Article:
I recently learned that one of my favorite suspense novels, TRAP FOR CINDERELLA, has been made into a new British film. The book is by the wonderful French author, Sebastien Japrisot (1931-2003), and I decided to reread the 1963 novel before watching the movie. Just one problem: a quick look at Amazon showed me that all of Japrisot’s books are currently unavailable. What?!! Yes, the man I long ago dubbed France’s second-best mystery writer (after Georges Simenon) is out of print in the United States.
Fortunately, Amazon has Amazon Marketplace, so I snapped up as many used Japrisot titles as I could find and devoured one after another in a month-long orgy of reading bliss. I began with TRAP FOR CINDERELLA, a nifty little mind-boggler about two young women BFFs (one rich and one poor) caught in a mysterious house fire that leaves one dead and one badly burned. As the two were practically identical, it’s not at all clear which girl is the survivor, but a lot of greedy relatives want to find out because there’s a huge fortune involved. The catch: the surviving girl has amnesia–she has no idea who she is! I pride myself on being able to figure out most “surprise” endings long before they’re revealed, but TRAP FOR CINDERELLA is one of those rare exceptions–I was in the dark until the final paragraph. Reading it again, knowing the surprise ending, I simply studied the story to see how the heck he managed it. (We mystery writers do this a lot with masterworks of the genre.)
I followed TRAP with THE LADY IN THE CAR WITH GLASSES AND A GUN (1966). A young woman’s vacation drive through rural France becomes a nightmare of mistaken identity and mortal danger. Again, Japrisot manages to keep the reader totally confused until the conclusion. Then I made short work of his two other crime novels, THE SLEEPING CAR MURDERS (1962), a tricky whodunit set on a moving train, and ONE DEADLY SUMMER (1977), a revenge thriller with a particularly memorable heroine. I’d read all four books many years ago, and rereading them merely confirmed my high opinion of this genius author.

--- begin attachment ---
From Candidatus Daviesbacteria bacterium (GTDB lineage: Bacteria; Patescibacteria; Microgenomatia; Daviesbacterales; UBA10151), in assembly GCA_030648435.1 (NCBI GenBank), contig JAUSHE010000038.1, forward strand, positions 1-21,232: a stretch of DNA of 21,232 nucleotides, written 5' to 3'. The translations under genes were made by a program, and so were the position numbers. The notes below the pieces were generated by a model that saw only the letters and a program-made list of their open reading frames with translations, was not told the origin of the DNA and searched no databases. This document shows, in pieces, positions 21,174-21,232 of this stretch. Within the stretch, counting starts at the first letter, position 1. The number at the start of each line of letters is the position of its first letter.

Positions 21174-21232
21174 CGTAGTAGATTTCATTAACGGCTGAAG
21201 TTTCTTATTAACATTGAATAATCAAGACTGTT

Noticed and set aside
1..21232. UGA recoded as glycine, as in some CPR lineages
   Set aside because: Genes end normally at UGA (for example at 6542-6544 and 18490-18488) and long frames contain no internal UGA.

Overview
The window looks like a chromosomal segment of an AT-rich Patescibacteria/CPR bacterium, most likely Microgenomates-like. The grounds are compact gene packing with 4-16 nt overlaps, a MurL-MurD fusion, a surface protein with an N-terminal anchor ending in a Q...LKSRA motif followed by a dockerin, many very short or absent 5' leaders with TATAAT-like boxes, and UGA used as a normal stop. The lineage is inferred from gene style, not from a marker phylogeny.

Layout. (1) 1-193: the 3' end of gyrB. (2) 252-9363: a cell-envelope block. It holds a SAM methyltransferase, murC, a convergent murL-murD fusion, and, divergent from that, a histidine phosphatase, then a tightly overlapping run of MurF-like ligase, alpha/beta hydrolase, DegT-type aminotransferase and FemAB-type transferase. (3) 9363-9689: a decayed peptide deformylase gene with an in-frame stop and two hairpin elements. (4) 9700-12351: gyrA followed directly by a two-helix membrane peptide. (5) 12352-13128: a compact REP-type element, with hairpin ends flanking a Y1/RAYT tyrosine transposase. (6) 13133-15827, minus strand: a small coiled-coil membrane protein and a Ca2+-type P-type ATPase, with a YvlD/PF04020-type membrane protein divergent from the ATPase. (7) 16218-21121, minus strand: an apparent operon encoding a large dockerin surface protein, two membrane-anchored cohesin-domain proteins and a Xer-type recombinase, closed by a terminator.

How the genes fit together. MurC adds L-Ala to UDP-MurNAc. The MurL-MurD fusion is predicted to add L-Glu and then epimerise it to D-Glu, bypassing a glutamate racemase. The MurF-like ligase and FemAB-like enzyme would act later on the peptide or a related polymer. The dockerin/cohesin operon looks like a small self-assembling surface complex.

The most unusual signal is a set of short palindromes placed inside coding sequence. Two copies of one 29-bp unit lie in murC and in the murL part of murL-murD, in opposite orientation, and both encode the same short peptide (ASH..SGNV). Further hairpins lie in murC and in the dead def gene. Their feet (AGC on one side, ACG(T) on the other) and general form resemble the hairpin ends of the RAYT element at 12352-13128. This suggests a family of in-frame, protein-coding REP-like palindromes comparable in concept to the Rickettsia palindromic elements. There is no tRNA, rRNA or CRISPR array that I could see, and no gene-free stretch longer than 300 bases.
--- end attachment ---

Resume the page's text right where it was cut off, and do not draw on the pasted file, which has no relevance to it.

When I was done, I still wanted more. He’s written other books, most notably the 1991 WWI romance, A VERY LONG ENGAGEMENT, which became his biggest international bestseller and a hit movie, but I was mainly interested in the mysteries. I looked at his bio on Wikipedia to see if I’d missed anything, and I found out something very interesting. In addition to being a novelist, Japrisot was…a screenwriter! He’d adapted all four of his mystery novels to the screen (they’re all good movies), and he’d written two original screenplays(!!!). Well, I just had to see these movies! Again, Amazon came to my rescue, and I bought a double-feature DVD of his two movie originals.
The DVD is from a company called Wild East Productions, and it has the two French films he wrote, both of which starred Charles Bronson. (Yes, that Charles Bronson, before he made DEATH WISH and became a superstar. Like Clint Eastwood, who first came to fame in Italian westerns, Bronson initially had better luck in Europe than Hollywood.) Bronson co-starred with Alain Delon in FAREWELL, FRIEND (1968), a tense story of two men who decide to rob a walk-in safe in a big office building. Things are going fine until they get locked in the safe. Oops! But the real treat was the other movie, 1970’s RIDER ON THE RAIN, directed by the great Rene Clement.
RIDER ON THE RAIN is a terrific thriller set in a coastal village near Marseilles. A young housewife whose husband is away (Marlene Jobert) is raped in her remote home by a creepy stranger. She manages to kill her attacker, and, in a fit of panic, she doesn’t call the police, choosing instead to throw the body from a nearby cliff into the sea. She nearly gets away with it–until a mysterious American (Bronson) arrives in town. He seems to know everything that happened, and he follows the woman around, tormenting her. The dead rapist was an escaped criminal who’d stolen a lot of money, and Bronson is looking for it. What follows is an intricate game of cat-and-mouse between lovely Jobert and Bronson in one of his finest performances.
As in his novels, Japrisot manages to keep the viewer guessing throughout these two movies, especially RIDER ON THE RAIN. I highly recommend these four novels and two films to anyone who loves a good, twisty suspense story. You’ll have to search for the books–they’re not available in print, and they’ve apparently never been made into ebooks–but they’re worth the search. Enjoy!